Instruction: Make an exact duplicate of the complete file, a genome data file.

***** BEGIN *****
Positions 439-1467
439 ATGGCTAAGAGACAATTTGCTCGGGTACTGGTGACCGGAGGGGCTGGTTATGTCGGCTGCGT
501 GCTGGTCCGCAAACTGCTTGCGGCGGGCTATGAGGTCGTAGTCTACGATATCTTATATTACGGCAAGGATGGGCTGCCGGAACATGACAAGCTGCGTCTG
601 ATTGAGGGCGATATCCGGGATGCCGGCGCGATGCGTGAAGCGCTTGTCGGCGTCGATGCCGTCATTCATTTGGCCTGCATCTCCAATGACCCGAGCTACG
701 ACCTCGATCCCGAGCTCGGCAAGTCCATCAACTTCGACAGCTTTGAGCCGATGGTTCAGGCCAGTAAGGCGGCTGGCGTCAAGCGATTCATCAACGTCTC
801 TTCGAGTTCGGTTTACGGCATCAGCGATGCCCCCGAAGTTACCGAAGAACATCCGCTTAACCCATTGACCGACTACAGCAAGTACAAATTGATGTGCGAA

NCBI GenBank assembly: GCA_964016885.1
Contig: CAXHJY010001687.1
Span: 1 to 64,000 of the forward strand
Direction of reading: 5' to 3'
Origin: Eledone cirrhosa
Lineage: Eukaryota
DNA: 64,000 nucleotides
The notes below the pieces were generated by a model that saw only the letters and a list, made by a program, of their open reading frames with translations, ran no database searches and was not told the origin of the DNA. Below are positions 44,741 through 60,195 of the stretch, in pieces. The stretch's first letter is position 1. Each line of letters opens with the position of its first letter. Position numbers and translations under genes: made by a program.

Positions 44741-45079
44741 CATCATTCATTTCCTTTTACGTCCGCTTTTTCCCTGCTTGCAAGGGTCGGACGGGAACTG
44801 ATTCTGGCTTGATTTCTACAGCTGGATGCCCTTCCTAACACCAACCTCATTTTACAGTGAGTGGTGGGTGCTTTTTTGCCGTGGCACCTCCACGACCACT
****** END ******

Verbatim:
Positions 439-1467
439 ATGGCTAAGAGACAATTTGCTCGGGTACTGGTGACCGGAGGGGCTGGTTATGTCGGCTGCGT
501 GCTGGTCCGCAAACTGCTTGCGGCGGGCTATGAGGTCGTAGTCTACGATATCTTATATTACGGCAAGGATGGGCTGCCGGAACATGACAAGCTGCGTCTG
601 ATTGAGGGCGATATCCGGGATGCCGGCGCGATGCGTGAAGCGCTTGTCGGCGTCGATGCCGTCATTCATTTGGCCTGCATCTCCAATGACCCGAGCTACG
701 ACCTCGATCCCGAGCTCGGCAAGTCCATCAACTTCGACAGCTTTGAGCCGATGGTTCAGGCCAGTAAGGCGGCTGGCGTCAAGCGATTCATCAACGTCTC
801 TTCGAGTTCGGTTTACGGCATCAGCGATGCCCCCGAAGTTACCGAAGAACATCCGCTTAACCCATTGACCGACTACAGCAAGTACAAATTGATGTGCGAA

NCBI GenBank assembly: GCA_964016885.1
Contig: CAXHJY010001687.1
Span: 1 to 64,000 of the forward strand
Direction of reading: 5' to 3'
Origin: Eledone cirrhosa
Lineage: Eukaryota
DNA: 64,000 nucleotides
The notes below the pieces were generated by a model that saw only the letters and a list, made by a program, of their open reading frames with translations, ran no database searches and was not told the origin of the DNA. Below are positions 44,741 through 60,195 of the stretch, in pieces. The stretch's first letter is position 1. Each line of letters opens with the position of its first letter. Position numbers and translations under genes: made by a program.

Positions 44741-45079
44741 CATCATTCATTTCCTTTTACGTCCGCTTTTTCCCTGCTTGCAAGGGTCGGACGGGAACTG
44801 ATTCTGGCTTGATTTCTACAGCTGGATGCCCTTCCTAACACCAACCTCATTTTACAGTGAGTGGTGGGTGCTTTTTTGCCGTGGCACCTCCACGACCACT